Thursday, June 30, 2011

The Map of Time by Felix J. Palma

Title: The Map of Time
Author: Felix J. Palma
Translator: Nick Caistor
ISBN: 9781439167397
Publisher: Atria Books, 2011
Hardcover, 624 pages
Genre: Historical Fiction
Rating: C
Source: the publisher

First Line: Andrew Harrington would have gladly died several times over if that meant not having to choose just one pistol from among his father's vast collection in the living room cabinet.

The Map of Time is a rollicking homage to the Victorian world and to H.G. Wells and the concept of time travel. When it succeeds, it has the power to transport readers to a fascinating world. When it doesn't, reader interest can rapidly wander.

The book is divided into three sections. The first deals with traveling back to the past. The second, with traveling into the future, and the third and final section with the future coming back to the past.

The first section was by far the best of the three. Andrew Harrington, the poor little rich boy who's been terrorized by the prototypical power-mad father, has decided to commit suicide. He lost the love of his life six years ago. (If I were to say "Mary Kelly" and "1880s London", aficionados of that particular time period will know where this is headed.) Andrew's best friend is not going to let him go quietly into that good night, and comes up with the only solution he can think of: Go to the man who owns Murray's Time Travel to see if they can't pay to go back in time to prevent the death of Andrew's beloved Mary Kelly. This section is full of the bustle, the smells, the sound of Victorian London. Palma also shows a deft hand at humor when describing the origins of the senior Harrington's wealth.

The second section was much less successful. I love time travel, and I'm the most willing subject to suspend my disbelief to enter a story. However, once details crop up that don't sync with that story, I can get thrown out very easily. This is what happened in the second section. Some of the jarring details were to clue the reader in on the fact that things weren't what they seemed. However, when you tell me in one sentence that the hero is flat broke, then two paragraphs later (without benefit of payday or windfall) I'm told the same hero is treating a lady to tea and sandwiches AND paying for a room in a boarding house, I get thrown out of the story and am more likely to search for other discrepancies.

I was completely hooked in part one, suspicious in part two, and by the time the time traveler from the future showed up, my interest began to wander. Badly. Partly because it was rather obvious what the time traveler was up to, and partly because the story had the feeling of a helium balloon with a slow leak.

Historical figures play a large part in this book-- in particular H.G. Wells, author of The Time Machine. The use of historical personages as characters doesn't bother me as long as it's done well, which it is in The Map of Time. I loved the premise, I loved the historical detail, I loved the characters. However, the plot just wasn't meaty enough to hold up through six hundred pages.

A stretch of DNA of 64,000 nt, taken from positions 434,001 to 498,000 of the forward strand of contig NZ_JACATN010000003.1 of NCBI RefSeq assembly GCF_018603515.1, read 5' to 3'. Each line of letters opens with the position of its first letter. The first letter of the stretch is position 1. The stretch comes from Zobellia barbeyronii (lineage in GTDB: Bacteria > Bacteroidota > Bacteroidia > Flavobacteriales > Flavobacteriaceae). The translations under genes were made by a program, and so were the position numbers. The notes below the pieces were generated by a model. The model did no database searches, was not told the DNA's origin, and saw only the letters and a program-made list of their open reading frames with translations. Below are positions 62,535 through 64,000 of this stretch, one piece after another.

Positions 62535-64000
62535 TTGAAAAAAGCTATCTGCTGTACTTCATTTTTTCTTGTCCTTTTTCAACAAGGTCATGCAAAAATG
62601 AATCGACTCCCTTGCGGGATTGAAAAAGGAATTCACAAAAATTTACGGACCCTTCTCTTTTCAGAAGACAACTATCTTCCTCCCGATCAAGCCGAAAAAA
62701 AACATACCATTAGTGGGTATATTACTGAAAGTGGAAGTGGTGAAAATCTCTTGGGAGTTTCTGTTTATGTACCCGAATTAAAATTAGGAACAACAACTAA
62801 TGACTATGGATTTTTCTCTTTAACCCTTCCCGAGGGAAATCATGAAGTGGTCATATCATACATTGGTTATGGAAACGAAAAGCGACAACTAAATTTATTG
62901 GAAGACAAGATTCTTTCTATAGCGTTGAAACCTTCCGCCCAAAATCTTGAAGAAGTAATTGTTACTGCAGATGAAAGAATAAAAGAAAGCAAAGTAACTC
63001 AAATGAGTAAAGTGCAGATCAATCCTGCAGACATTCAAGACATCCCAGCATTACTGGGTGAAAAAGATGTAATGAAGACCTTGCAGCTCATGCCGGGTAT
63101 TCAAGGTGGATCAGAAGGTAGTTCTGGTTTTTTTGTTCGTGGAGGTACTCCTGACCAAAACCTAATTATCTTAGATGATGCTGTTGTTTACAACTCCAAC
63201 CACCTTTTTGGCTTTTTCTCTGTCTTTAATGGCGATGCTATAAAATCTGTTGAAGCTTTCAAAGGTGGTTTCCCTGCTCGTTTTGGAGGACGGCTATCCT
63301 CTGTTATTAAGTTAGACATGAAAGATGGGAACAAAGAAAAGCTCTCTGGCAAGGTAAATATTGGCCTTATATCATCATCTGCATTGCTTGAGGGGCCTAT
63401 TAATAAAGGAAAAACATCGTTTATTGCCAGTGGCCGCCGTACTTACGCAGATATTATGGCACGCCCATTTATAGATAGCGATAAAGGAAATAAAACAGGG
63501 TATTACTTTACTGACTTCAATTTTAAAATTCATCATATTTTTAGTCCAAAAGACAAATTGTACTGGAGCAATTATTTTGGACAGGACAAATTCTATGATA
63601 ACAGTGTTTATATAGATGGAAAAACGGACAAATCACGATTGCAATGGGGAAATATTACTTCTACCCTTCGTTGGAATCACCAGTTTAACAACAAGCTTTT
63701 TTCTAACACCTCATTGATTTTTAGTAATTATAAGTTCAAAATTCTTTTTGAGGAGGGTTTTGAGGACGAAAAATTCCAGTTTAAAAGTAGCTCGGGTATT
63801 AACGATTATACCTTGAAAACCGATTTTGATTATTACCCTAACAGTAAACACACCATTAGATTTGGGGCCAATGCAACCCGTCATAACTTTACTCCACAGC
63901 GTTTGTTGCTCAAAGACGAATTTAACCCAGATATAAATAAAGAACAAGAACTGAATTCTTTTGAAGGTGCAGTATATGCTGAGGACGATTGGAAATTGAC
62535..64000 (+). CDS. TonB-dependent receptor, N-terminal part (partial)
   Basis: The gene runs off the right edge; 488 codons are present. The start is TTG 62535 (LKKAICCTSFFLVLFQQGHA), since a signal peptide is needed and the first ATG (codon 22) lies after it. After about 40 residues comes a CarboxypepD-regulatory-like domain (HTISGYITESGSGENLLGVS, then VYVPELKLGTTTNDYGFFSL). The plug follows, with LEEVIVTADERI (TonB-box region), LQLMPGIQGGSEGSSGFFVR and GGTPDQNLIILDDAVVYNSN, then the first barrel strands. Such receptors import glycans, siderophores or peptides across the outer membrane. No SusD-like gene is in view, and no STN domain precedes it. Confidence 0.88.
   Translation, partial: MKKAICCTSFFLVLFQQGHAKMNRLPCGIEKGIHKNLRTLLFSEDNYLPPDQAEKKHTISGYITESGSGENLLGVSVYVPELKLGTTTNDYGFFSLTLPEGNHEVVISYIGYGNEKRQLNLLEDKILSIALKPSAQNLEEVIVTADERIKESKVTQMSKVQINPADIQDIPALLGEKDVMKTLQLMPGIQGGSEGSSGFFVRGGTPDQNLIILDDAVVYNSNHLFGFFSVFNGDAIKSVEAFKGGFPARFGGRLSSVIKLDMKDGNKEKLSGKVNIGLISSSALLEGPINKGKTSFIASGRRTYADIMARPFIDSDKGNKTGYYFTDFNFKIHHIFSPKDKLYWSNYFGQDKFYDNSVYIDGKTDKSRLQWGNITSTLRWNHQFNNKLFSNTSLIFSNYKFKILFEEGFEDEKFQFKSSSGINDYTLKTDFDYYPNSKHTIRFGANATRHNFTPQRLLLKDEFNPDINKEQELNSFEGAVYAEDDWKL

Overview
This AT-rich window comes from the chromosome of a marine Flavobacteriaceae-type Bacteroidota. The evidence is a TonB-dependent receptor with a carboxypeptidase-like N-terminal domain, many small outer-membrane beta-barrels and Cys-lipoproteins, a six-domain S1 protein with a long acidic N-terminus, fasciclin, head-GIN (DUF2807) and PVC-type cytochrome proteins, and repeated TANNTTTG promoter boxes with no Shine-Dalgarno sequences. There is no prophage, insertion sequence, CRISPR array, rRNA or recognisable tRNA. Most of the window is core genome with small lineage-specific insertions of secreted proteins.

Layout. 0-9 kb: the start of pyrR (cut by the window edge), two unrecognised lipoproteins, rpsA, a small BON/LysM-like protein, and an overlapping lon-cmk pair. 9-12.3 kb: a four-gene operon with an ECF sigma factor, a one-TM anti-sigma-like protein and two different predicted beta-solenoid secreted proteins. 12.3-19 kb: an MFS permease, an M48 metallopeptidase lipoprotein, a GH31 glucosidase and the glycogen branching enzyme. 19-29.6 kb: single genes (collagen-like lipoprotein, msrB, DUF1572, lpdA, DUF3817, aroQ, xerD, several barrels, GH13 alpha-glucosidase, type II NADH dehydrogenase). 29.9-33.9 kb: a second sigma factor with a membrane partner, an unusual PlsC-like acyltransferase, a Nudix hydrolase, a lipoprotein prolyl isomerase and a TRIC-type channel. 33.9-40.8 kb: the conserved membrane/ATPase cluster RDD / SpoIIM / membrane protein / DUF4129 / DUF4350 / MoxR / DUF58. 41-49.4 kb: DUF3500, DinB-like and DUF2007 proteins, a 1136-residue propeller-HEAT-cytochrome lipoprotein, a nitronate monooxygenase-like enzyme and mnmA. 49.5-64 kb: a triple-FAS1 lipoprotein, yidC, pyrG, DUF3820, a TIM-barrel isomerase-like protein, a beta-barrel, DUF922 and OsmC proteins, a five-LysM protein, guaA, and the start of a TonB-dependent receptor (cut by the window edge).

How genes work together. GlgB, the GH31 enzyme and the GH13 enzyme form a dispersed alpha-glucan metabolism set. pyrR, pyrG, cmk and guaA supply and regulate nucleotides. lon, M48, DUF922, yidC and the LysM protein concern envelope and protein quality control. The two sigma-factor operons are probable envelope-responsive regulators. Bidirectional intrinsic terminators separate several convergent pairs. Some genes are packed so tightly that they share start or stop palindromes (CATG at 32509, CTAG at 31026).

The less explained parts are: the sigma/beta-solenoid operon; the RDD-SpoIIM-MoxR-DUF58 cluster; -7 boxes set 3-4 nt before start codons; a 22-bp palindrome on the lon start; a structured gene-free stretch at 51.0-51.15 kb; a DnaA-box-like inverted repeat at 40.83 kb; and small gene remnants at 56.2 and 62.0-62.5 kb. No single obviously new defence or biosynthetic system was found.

1. Such a well written and thought out review, Cathy. I don't think I'd like the book much either even though, like you, I will willingly suspend my disbelief easily enough when it comes to time travel.

    It's a shame when a book with such a good story outline turns into a dud.

    Of coure, since, ' two people read the same book...' I might take a look but more than likely not in the immediate future. :)

  2. Cathy - You really have the most thoughtful and helpful reviews! To be honest, time travelling isn't really my thing, and since you weren't swept away by this (for which I'm sorry to hear), I'll probably wait on it a bit...

  3. Oh, dear. I've read one other review which was very positive, and now yours makes me reconsider. If it shows up at the library, maybe I'll give it a try, but don't think I'll order a copy.

    I think time travel is terribly difficult to make believable.

  4. Yvette-- Fortunately the first section was so good that the book wasn't a complete dud... just a balloon that was beginning to come back to earth.

    Margot-- I wouldn't blame you, although I'd recommend the first section to anyone.

    Jenclair-- I think it's worth getting a copy from the library and giving it a try, especially that first section.

  5. The cover grabbed me, your description of Part One intrigued me, but .... 600 pages and a lukewarm reception makes me wait on this one. I wonder if it's on audio (that's a lot of laundry-folding time!).

    Did you read Finney's TIME AND AGAIN? It's set in the Gramercy Park neighborhood of NY, very fun!

  6. Yoiks--I was seriously considering adding this one to my list, despite your reservations, until I got to the six hundred pages part! Three hundred pages, I'm willing to risk it...but six hundred is serious stuff...

  7. I just finished reading this and overall I loved it. Yes, it had those little problems with the hero affording tea and sandwiches much less even being allowed in an upper class tea room! But I can forgive a little of that and really that whole section was a bit of a fantasy.

    The book probably would have been better if it were a hundred or so pages shorter, but I'm still recommending it.

  8. Dawn-- TIME AND AGAIN is one of my favorite books!

    Charlotte-- 600 pages is a definite commitment, isn't it? :)

    Leslie-- I'm certainly glad you enjoyed it more than I did. I still think the first section is superb.


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